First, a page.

The following is a guest post from Bram over at Travel. Experience. Live. I asked Bram how he first became inspired to travel and what keeps inspiring him to this day, you can read his response below. I also recently reviewed Travel. Experience. Live which you can read here.
As a kid I used to go on holidays with my parents every summer. I’ve got some amazing childhood memories of that time. Before I was 15 I had visited France, Luxembourg, Holland, England, Germany, Switzerland and Austria. I didn’t really travel that much as a teenager though, nor when I was in college.
Looking back at my time in high school now, there is one moment in particular that I remember vividly. In English class we had to read an article about Australia, which had a picture of Uluru. I was completely fascinated for some reason. I really think that on that particular day something changed, even though I obviously didn’t know about it at the moment.
Several years later I had graduated college and had found my very first ‘real’ job. After a few months I started thinking about what I wanted to do with my life and it turned out I had no clue whatsoever. It was then that I remembered that specific article. And I decided that I had to go there.
I worked a couple more months to save up some money.
On October 23, 2010 I was standing in the airport, totally ready for my big adventure. Never had I set foot on a plane or even in an airport. But I wasn’t nervous at all. I knew that this was what I had always wanted. Now the moment was finally there!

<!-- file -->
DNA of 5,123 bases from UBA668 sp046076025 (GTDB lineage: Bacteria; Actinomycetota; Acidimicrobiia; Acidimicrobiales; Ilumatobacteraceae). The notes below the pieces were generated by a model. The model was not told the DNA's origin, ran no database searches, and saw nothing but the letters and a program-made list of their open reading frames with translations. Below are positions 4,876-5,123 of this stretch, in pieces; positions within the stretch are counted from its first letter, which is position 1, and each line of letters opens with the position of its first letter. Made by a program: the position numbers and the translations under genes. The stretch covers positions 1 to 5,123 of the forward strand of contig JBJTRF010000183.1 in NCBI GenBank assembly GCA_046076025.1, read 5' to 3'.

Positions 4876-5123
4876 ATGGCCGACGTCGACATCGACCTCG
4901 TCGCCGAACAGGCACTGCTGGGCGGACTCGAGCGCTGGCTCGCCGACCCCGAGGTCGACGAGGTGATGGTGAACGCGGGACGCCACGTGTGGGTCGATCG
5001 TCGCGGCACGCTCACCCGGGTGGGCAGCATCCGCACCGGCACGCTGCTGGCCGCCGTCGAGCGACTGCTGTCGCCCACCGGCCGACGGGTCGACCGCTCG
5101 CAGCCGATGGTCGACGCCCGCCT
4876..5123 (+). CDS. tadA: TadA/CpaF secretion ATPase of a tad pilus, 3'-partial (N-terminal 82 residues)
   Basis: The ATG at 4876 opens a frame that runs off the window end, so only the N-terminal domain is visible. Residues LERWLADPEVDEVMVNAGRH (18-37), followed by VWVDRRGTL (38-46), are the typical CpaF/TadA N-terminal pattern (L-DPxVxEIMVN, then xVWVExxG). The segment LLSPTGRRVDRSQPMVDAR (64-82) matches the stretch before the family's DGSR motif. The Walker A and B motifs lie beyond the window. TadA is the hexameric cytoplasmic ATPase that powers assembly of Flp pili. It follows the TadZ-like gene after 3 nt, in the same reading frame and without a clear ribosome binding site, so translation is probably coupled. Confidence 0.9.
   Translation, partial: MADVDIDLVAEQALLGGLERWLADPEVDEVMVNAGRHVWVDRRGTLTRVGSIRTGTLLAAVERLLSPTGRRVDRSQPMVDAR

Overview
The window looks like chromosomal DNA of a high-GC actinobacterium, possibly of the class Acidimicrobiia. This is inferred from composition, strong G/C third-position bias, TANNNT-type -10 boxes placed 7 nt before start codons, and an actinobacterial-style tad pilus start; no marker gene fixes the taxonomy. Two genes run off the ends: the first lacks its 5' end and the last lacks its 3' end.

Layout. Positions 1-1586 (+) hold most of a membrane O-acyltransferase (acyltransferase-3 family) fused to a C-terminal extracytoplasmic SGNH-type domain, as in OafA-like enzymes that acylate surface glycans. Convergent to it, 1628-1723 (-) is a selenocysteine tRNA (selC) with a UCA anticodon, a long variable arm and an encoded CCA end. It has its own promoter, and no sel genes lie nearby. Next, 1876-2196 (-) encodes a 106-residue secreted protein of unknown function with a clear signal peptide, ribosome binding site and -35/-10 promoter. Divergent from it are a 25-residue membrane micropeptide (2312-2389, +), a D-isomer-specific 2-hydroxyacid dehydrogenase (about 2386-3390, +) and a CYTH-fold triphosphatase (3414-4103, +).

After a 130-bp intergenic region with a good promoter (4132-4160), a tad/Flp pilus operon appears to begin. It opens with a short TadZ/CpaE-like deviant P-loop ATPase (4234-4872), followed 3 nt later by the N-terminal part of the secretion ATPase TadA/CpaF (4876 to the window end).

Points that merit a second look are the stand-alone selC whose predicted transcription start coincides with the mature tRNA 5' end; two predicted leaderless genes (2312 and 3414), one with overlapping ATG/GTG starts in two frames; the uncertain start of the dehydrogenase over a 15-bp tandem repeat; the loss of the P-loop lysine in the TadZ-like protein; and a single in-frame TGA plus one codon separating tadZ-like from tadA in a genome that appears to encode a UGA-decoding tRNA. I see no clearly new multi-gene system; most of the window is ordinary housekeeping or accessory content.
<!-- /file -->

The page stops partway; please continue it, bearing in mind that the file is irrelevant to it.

It was the best thing I ever could have done. It was AMAZING. I met so many people, saw and did things I never thought I would in my life; it opened my eyes completely. It felt like I was free, free to do what I wanted whenever I wanted, free to change my mind. I was, and still am, hooked on that feeling.
After getting home again, nine months later, my life had changed completely. There was no way I was going to spend the rest of my life in the same place after having tasted what freedom really feels like.
What keeps me going now, is the desire to see new places and experience how people live in other places on this planet. Although many visitors will hit Uluru in just 24 hours, then catch a direct flight to Brisbane or Sydney and continue their vacation, I think you could spend at least a few days in Uluru and not regret it. I consider slow travel to be the most valuable form of traveling. It allows you to soak up local habits and everyday life. Unfortunately I haven’t been able to do that since coming back from Australia one and a half years ago. But I have planned something similar in the near future, as I plan to cycle to the North Cape in Norway and back home to Belgium. I am so incredibly excited about that. I’m a little nervous as well, I have to admit, but nerves are a good sign! They keep you focused.
One of my biggest hobbies nowadays is photography. I’m definitely an amateur, but I really enjoy trying to capture things I come across on my travels the best way I can.
A lot of credit goes to that one picture of Uluru in that random article about Australia in an English class. The photographer and author don’t know, but they have changed someone’s life incredibly…
It was a pleasure to have Bram as our very first guest poster on this site. If you are also interested about writing a guest post for this site please get in touch using the contact page. You can also contact me through my various social sharing sites that you can find on the sidebar.
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